I love creating things and turning ideas into reality. My entire life has revolved around that creative premise. In saying that, I was also really scared that if I shared my ideas, people were going to steal them as their own.

I’ve since learned that by not sharing my ideas, I was building barriers to my own success as well as the success of others.

I’ve also come to the realisation that my ideas aren’t worth anything without validation and execution. There is no way that I’ll ever have the chance to get to validate even half of my ideas.

If someone is able to validate one of my ideas and successfully execute it, there’s a good chance that they’ve achieved something that I probably wouldn’t have been able to achieve anyway. Why? Because I’m already flat out validating and executing other ideas that I feel have more promising market opportunities.

There’s a quote I like that’s often attributed to George Bernard Shaw:

If you have an apple and I have an apple and we exchange these apples then you and I will still each have one apple. But if you have an idea and I have an idea and we exchange these ideas, then each of us will have two ideas.

I now believe that the open sharing of ideas is a beautiful thing that leads to the development of strong communities.  It’s an opportunity to validate the product you were thinking about creating and opens the door to feedback.

Now that I’ve gotten that out. I still struggle to share my ideas, not because of a fear of idea theft, but because I don’t feel like I haven’t validated an idea enough to share.

During a recent hallway introduction with Tim Ainge, Founder of BasementLabs. He offered an open invite to talk about some of my ideas. I responded with “I’ll get back to you when I have a plan”. He came back quickly with “Don’t worry about the plan, let’s talk it out, we might discover something more interesting while we talk about whatever is floating around in your head.”

I wasn’t sure about this but I thought, what the heck. It’ll take me three weeks to get a plan together and I wanted to know what this guy I had just met was thinking. I scheduled a meeting with Tim the next week and we talked through the timeline for World Photo Day.

Mapping Ideas on a whiteboard with Tim from BasementLabs

His first question was simple: What is World Photo Day about? I started telling him, quite animatedly too (Because I’m super passionate about this idea). Then I told him some more… and yes, even more… He sat and listened. At the end of a 3-minute story, he replied. So what I heard was “Connecting people, telling stories and creating positive change.”

At the end of that 45-minute chat, I had come out with one of the most valuable things I needed to continue developing my idea, a solid direction on what World Photo Day was doing.

“World Photo Day is connecting people, telling their stories and inspiring positive change in the world through visual storytelling”

Without this conversation, I would have been sitting at my desk for days trying to define that direction. Getting that outside perspective was fundamental to developing my project further and to get there, I needed to share the key ideas that made up my end goals.

A week in review

So this week has been crazy with 4 full days attending my NEIS business course. This week, I’ve been learning about marketing and financial management. The financial management being the more important skill I needed to develop.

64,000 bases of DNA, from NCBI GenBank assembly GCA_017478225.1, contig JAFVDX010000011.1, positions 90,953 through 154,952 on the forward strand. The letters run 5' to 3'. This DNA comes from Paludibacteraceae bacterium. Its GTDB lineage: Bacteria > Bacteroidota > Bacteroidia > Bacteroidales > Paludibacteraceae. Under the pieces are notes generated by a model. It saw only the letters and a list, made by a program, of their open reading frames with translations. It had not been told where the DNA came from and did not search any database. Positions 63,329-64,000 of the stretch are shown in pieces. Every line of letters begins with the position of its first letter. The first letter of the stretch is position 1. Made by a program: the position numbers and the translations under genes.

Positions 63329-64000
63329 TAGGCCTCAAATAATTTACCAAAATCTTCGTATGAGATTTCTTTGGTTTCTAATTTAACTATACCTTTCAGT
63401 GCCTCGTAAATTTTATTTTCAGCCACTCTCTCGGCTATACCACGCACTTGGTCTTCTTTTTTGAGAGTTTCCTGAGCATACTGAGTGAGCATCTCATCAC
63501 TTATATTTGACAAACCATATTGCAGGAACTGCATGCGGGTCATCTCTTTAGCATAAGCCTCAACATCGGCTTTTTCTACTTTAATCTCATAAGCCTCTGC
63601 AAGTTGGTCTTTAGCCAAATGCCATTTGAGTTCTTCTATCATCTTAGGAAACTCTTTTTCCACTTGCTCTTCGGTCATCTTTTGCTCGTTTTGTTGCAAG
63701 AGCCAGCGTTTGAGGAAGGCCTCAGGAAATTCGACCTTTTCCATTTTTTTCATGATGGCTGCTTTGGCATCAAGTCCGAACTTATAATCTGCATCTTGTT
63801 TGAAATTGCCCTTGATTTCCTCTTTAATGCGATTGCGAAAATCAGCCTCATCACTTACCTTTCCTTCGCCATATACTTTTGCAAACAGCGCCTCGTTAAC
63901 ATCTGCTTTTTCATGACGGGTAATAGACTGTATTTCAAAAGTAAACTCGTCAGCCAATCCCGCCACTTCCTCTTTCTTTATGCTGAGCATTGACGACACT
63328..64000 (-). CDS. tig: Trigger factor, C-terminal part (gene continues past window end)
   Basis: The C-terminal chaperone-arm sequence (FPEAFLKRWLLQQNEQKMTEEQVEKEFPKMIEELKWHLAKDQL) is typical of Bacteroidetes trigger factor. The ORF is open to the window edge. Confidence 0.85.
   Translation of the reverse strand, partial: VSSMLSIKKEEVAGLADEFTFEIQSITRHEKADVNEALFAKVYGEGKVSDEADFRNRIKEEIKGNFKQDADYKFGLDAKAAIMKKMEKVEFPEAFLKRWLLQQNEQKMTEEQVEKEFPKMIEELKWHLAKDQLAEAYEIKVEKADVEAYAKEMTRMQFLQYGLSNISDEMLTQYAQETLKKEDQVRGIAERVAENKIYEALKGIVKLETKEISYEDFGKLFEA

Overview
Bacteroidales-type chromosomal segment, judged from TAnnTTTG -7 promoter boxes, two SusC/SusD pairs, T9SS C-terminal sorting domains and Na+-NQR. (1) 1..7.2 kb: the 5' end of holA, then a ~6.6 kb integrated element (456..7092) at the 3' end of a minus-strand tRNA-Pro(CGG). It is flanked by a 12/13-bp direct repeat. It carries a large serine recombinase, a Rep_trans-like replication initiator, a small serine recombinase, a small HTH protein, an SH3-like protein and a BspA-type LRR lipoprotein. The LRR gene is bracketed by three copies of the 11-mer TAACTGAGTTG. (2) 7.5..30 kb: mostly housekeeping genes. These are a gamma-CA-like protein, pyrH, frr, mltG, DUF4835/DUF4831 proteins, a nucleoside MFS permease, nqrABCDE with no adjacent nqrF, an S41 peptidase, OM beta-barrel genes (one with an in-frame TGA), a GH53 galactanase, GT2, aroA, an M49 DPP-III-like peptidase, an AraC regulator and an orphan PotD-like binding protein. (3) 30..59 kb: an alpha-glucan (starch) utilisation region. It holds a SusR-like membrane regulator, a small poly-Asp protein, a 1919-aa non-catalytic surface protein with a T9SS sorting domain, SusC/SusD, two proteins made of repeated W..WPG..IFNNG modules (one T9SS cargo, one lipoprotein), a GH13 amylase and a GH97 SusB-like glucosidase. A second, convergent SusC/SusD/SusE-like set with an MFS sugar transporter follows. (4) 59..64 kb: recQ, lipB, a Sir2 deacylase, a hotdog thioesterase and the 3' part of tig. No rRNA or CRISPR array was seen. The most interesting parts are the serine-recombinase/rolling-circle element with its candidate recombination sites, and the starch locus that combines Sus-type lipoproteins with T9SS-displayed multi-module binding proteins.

In between, I’ve been emailing businesses all around the world to share about World Photo Day and to develop potential partnerships. It’s been a hard slog and I’ve faced a whole pile of rejections with a variety of reasons. Nobody likes rejection and with each one, I’ve had to be critical of my value proposition, continually evaluating it. What a mission! I also got invited to write on the Stir Blog!

$15/day update: This week, I was given a bag of spinach by a new friend which I was able to mix into my daily bowl of plain rice, I’ve also been given a lift to my business classes which saved me $15 over the whole week! (I just need to skate 5km to her house from the office). I was also blessed with enough money to attend a dentist appointment over the weekend that I completely forgot about. I hadn’t mentioned this to anybody except a few prayers to old mate Jesus a few weeks ago.

It’s 10:45pm, it’s just me and one other crazy entrepreneur (Tai from Neucode) left in the Entry29 office. By the time I get home and to sleep it’ll be 11:30pm. I’ll be up again at 6:30am tomorrow to start another day of developing crazy ideas.

Interested in supporting me?

If you’re interested in supporting me in building a business that values community, puts people over profit and turns ideas into reality, you can buy some of my greeting cards or buy one of my photographs on Redbubble. Alternatively, if you’re feeling really generous and want to shout me a coffee or nice meal, you can do so through PayPal. I’ll take a photo and share it on my next blog post.

By | 2017-02-16T12:00:38+00:00 February 16th, 2017|Entrepreneurship|0 Comments

About the Author:

Korske is a Canberra-based adventurer, entrepreneur and photographer passionate about inspiring the heart of adventure in young people. He is the Director of World Photo Day, an international event that embraces a passion for photography and its ability to inspire communities. Away from the screen, you'll find Korske out Surfing, Snowboarding, Mountain Biking, Hiking, Rock Climbing and Wood Working.

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